The U.S. Department of Health and Human Services (HHS) recently finalized transformative rules that will give patients unprecedented safe, secure access to their health data. The rules are issued by the HHS Office of the National Coordinator for Health Information Technology (ONC) and Centers for Medicare & Medicaid Services (CMS) to implement interoperability and patient access provisions of the bipartisan 21st Century Cures Act (Cures Act). These final rules mark the most extensive healthcare data sharing policies the federal government has implemented, requiring both public and private entities to share health information between patients and other parties while keeping that information private and secure. These final rules became effective as of June 30, 2020. NOTE: Due to the COVID-19 public health emergency, HHS has delayed enforcement until future dates. Continue Reading How HHS Information Blocking Regulations Apply to Healthcare Providers
Regulatory developments—such as the Stark Law blanket waivers and the OIG’s enforcement deferral for use of the waivers—have helped healthcare providers during the COVID-19 crisis, but healthcare fraud remains a prime target of the DOJ and the OIG (in addition to state regulators). Between October 2018 and September 2019, the DOJ obtained over $3 billion in judgments and settlements from fraud claims, a substantial portion of those claims relating to healthcare fraud. The significant increase in qui tam litigation since the 1980s is also notable. So what fraud and abuse actions could regulators pursue in COVID-19’s shadow? Continue Reading Do Covid-19 Regulatory Changes Pose an Increased Risk of Fraud and Abuse Liability for Healthcare Providers?
Among the multitude of relief options under the CARES Act, the U.S. Department of Health & Human Services (HHS) allocated provider relief funds (PRF) to healthcare providers. Phase I in late April saw healthcare providers receive $50 billion in general PRF distributions, largely based on historical Medicare volume or net revenues. Phase II followed in early May with general PRF distributions of $15 billion for Medicaid, Children’s Health Insurance Program (CHIP), and dental providers. And continuing after that, HHS issued some $52 billion in targeted PRF distributions among: (1) hospitals treating large numbers of COVID-19 patients; (2) rural providers; (3) skilled nursing facilities; (4) safety net hospitals; and (5) tribal healthcare providers. All in all, HHS issued $175 billion in PRF to support healthcare providers.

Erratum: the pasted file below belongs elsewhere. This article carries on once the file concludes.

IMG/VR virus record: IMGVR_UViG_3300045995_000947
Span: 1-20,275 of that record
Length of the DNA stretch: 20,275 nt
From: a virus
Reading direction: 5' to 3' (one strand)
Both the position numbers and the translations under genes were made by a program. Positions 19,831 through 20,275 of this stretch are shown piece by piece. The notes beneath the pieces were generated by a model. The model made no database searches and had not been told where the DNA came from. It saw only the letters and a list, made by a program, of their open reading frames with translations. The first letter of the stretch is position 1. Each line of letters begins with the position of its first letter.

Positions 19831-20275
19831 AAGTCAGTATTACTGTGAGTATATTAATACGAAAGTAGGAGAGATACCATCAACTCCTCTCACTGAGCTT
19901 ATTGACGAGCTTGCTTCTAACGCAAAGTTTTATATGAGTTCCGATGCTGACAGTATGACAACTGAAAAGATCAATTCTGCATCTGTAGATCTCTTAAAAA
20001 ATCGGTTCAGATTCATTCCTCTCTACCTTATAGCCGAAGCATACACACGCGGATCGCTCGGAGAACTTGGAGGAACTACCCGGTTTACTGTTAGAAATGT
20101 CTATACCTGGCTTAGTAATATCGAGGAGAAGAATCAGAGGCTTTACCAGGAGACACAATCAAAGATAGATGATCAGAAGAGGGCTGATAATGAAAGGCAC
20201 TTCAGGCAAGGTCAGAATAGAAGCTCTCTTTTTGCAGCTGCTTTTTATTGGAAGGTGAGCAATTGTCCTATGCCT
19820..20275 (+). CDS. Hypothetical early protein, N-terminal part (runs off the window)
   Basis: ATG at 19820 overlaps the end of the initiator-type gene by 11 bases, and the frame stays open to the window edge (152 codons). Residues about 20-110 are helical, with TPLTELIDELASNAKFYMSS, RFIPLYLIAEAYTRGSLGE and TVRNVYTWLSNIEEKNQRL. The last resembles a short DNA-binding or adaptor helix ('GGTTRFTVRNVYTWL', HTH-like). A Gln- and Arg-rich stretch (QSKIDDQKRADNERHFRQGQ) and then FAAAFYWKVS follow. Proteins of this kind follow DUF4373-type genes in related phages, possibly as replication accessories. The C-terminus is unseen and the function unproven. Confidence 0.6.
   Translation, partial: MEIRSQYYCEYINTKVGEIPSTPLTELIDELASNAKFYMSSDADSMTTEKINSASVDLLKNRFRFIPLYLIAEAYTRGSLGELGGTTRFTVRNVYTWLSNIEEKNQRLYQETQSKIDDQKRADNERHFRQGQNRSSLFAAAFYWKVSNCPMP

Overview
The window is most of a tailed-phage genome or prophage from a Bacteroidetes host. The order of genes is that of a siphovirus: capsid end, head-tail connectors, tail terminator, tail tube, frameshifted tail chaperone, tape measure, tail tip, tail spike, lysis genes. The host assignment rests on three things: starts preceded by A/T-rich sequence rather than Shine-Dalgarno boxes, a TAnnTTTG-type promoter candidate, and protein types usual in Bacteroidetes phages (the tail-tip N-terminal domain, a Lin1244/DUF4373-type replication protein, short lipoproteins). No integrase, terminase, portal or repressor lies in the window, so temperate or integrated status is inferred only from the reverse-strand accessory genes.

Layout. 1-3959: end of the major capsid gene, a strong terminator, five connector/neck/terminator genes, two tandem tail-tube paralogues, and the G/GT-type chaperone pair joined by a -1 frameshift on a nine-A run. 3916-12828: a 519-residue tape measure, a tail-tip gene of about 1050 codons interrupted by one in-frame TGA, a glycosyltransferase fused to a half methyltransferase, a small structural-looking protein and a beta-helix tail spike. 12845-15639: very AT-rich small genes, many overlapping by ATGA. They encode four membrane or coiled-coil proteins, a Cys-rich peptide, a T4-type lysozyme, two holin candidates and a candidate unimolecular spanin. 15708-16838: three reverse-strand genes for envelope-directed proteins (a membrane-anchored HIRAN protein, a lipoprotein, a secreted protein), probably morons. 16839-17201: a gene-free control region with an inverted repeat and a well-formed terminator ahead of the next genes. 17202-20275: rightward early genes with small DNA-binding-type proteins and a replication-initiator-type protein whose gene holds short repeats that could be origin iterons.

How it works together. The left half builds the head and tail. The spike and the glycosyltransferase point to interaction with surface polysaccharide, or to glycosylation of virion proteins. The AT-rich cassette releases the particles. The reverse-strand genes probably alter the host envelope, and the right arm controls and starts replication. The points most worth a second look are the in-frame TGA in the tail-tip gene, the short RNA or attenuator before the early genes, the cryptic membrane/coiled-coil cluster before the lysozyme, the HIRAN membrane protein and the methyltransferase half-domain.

On August 4, 2020, the Office of Inspector General of Health & Human Services (OIG) used a new website resource to share informal guidance on the ability of laboratories to provide free COVID-19 antibody testing to Medicare beneficiaries. For the specific situation, the requestors indicated that the clinical lab would provide free COVID-19 antibody testing to patients—including federal healthcare program beneficiaries—in conjunction with other medically necessary blood tests performed by the lab. The lab indicated that it would not charge any patient or other payors for the COVID-19 antibody tests offered in conjunction with other paid lab tests. The requestors also indicated that the purpose of the arrangement had a public health focus as it was intended to increase patient awareness of antibodies to promote donations of COVID-19 blood plasma, which can be used for certain experimental convalescent plasma therapy treatments for COVID-19.
On June 30, 2020, Winstead PC attorney Sarah Churchill Llamas participated in a panel discussion—How to Increase Enterprise UX?—as part of the UX & Telehealth RapidConf. Discussions centered on telehealth and its overall market-effect in the rapidly evolving healthcare landscape. The panel was hosted by Fabien Beckers (Arterys), and included other panelists such as Laura Berrara (ECG Management), John Fryer (Lumeris), and Balint Bene (bene : studio). Here are a few key takeaways from the discussion: